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An Advertising Campaign That Signifies The Source And Has Become Distinctive Of The Plaintiff Can Be Protected By Intellectual Property Laws: Delhi HC

Shvena Neendoor ,
  12 July 2022       Share Bookmark

Court :
Delhi High Court
Brief :

Citation :
CS(COMM) 144/2022

Case title:
Bright Lifecare Pvt Ltd Vs Vini Cosmetics Pvt Ltd and Anr

Date of Order:
7th July, 2022

Bench:
Hon’ble Justice Prathiba M. Singh

Parties:
Plaintiffs: Bright Lifecare Pvt Ltd
Defendants:Vini Cosmetics Pvt Ltd

SUBJECT

The Delhi High Court stated that an advertising campaign could be legally protected if it indicates the source and has become distinctive of the party, while stressing that the standard for demonstrating distinctiveness in such a situation would be fairly high.

IMPORTANT PROVISIONS

Section 30 of the Trademarks Act, 1999- Section 30 of the Act defines the restrictions on a registered trademark's rights, as well as the business activity which does not entail infringement. These procedures can also be used to defend against trademark infringement claims.

OVERVIEW

  • Bright Lifecare Pvt. Ltd., the plaintiff, is a corporation that manufactures and trades health supplements, nutraceuticals, and food products. It filed the current action, alleging infringement of its numerous rights under copyright, trademark, passing off, and other laws.
  • The defendant is a corporation that manufactures and sells medicines, ayurveda, and cosmetic items under the brand name VINI'. Defendant claimed to have a considerable position in the Indian deodorant and perfume sector.
  • In March of 2018, the plaintiff began an advertising campaign on numerous internet platforms, including YouTube, with a video named "ZIDDI HOON MAIN."The plaintiff's recordings utilized various variants of the phrases 'ZIDD' and 'ZIDDI' to express a trait of people who do not give up in the face of adversity.
  • The trademark 'ZIDD', as well as slogans including the mark 'ZIDDI' in various versions and marks affiliated with it, were registered in several classes.
  • In January 2022, the plaintiff came upon commercials for Defendant's 'REALMAN' deodorant brand, which, according to the plaintiff, were thematically and aesthetically identical to the plaintiff's advertisements. The defendant adopted the tagline 'ZIDDI PERFUME,' which is substantially similar to the plaintiff's mark.
  • The Plaintiff claims that via the alleged adoption and use of identical sequences in ads and the mark 'ZIDDI PERFUME,' the Defendant infringed upon the Plaintiff's trade mark rights as well as the copyrights contained in the cinematograph works.

ISSUES RAISED

  1. Whether an advertising campaign and its various elements can be protected under intellectual property law and in what manner?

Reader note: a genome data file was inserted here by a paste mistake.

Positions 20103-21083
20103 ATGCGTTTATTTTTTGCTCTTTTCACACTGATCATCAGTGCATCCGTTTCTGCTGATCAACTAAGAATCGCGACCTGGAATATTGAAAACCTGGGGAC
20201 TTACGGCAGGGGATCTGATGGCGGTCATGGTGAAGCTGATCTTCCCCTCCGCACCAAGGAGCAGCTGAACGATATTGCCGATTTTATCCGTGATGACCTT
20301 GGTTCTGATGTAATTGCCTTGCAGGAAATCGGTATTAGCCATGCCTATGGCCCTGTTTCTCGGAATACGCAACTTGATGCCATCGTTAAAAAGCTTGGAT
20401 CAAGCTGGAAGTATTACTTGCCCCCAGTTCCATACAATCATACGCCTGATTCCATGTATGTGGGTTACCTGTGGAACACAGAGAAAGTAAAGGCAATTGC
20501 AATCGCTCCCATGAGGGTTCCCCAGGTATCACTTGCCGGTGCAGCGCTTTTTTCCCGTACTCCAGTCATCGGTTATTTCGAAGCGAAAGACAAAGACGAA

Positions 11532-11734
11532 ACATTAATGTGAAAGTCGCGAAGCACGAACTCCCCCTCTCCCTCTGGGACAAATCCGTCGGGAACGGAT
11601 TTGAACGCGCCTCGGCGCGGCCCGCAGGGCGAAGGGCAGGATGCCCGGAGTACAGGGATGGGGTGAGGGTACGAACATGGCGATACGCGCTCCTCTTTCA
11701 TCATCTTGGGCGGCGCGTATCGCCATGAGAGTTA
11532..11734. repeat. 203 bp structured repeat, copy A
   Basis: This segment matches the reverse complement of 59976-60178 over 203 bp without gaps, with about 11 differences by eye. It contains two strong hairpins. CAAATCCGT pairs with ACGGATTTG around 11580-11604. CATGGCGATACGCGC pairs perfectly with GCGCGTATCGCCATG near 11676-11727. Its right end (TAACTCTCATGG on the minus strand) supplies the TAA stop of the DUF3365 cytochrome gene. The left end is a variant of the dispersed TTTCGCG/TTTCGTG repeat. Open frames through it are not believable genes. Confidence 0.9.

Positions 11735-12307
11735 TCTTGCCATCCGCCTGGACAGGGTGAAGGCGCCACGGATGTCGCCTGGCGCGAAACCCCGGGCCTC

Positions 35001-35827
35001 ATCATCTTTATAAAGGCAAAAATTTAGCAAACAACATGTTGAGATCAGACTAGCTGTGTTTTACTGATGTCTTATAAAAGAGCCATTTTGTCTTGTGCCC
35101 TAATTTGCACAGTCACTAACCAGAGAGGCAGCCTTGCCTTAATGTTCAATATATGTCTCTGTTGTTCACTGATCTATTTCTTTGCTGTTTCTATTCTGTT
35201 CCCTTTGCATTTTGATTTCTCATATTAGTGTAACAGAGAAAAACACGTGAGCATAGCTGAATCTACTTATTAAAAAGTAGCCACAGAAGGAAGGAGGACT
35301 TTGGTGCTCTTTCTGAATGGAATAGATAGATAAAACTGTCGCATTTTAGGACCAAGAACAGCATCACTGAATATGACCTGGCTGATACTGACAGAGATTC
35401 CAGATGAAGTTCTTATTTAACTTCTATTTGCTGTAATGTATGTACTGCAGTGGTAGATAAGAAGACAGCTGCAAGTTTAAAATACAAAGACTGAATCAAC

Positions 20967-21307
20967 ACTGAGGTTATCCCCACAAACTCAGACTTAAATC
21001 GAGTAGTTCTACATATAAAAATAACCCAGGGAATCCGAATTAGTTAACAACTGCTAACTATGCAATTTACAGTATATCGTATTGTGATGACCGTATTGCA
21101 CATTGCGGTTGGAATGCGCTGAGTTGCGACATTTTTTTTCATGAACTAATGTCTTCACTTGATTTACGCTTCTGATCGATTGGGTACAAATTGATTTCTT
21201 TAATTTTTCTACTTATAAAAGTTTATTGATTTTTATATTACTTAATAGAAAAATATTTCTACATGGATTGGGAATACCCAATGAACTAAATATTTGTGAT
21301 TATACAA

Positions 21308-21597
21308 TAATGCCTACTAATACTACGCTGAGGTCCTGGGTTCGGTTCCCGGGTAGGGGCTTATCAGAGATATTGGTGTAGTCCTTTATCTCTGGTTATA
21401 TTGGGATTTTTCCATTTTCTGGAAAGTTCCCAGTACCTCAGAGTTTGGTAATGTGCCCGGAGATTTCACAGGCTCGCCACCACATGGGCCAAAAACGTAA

2. Whether the elements of the Plaintiff’s campaign constitute an idea or an expression of an idea?

ARGUMENTS ADVANCED BY THE PLAINTIFF

  • The Plaintiff brought the complaint for violation of its rights in the trademarks 'ZIDD'/'ZIDDI' as well as copyrights in its cinematograph pictures. It was submitted that the following aspects comprised the 'ZIDDI' campaign:
  1. Various slogans and phrases include the word 'ZIDDI.'
  2. The distinctive writing style of the word 'ZIDDI' in black and yellow.
  3. To convey persistence and perseverance, the distinguishing aspects employed in the ads, such as the dark gym atmosphere and description of how the workout is done, were utilized.
  • It was argued that an examination of the Plaintiff's and Defendant's commercial campaigns would reveal that Defendant replicated the whole concept, appearance, and feel of the term 'ZIDDI,' including the colour scheme of black and yellow.
  • The counsel for the plaintiff stated that though the Defendant sold perfumes under the brand name 'REALMAN,' the use of the phrase 'ZIDDI PERFUME' would create a mental link between the Defendant’s product and the Plaintiff’s. A comparative frame-by-frame examination of the adverts was used to establish that Defendant plagiarized not just the idea but also the phrasing and duplicated the Plaintiff's whole campaign.
  • Reliance was placed on the judgements of MRF Limited v. Metro Tyres Ltd. [262 (2019) DLT 734] and Procter & Gamble Manufacturing (Tianjin) v. Anchor Health & Beauty Care Pvt. Ltd. [211 (2014) DLT 466].
  • It was also highlighted that, in addition to copying a frame from the film, the copyright existed in the storyline, screenplay, musical score, dialogue video pictures, songs, and so on. So, even if a section of the film or the concept behind it was lifted, there would be copyright infringement in the cinematograph.
  • Furthermore, it was contended that the term 'ZIDDI' was a substantial feature of the Plaintiff's mark and slogan that is protected, despite the fact that it was yet to be registered as a distinct word mark.

ARGUMENTS ADVANCED BY THE DEFENDANT

  • The counsel for the defendant asserted that the plaintiff and the defendant are not rivals in any way. The defendant is in the perfume and deodorant manufacturing and selling industry, while the plaintiff is in the pharmaceutical industry.
  • It was argued that the Plaintiff cannot establish a monopoly on the use of the terms 'ZIDD' or 'ZIDDI,' as they have been used in previous campaigns and films. The following examples were relied upon: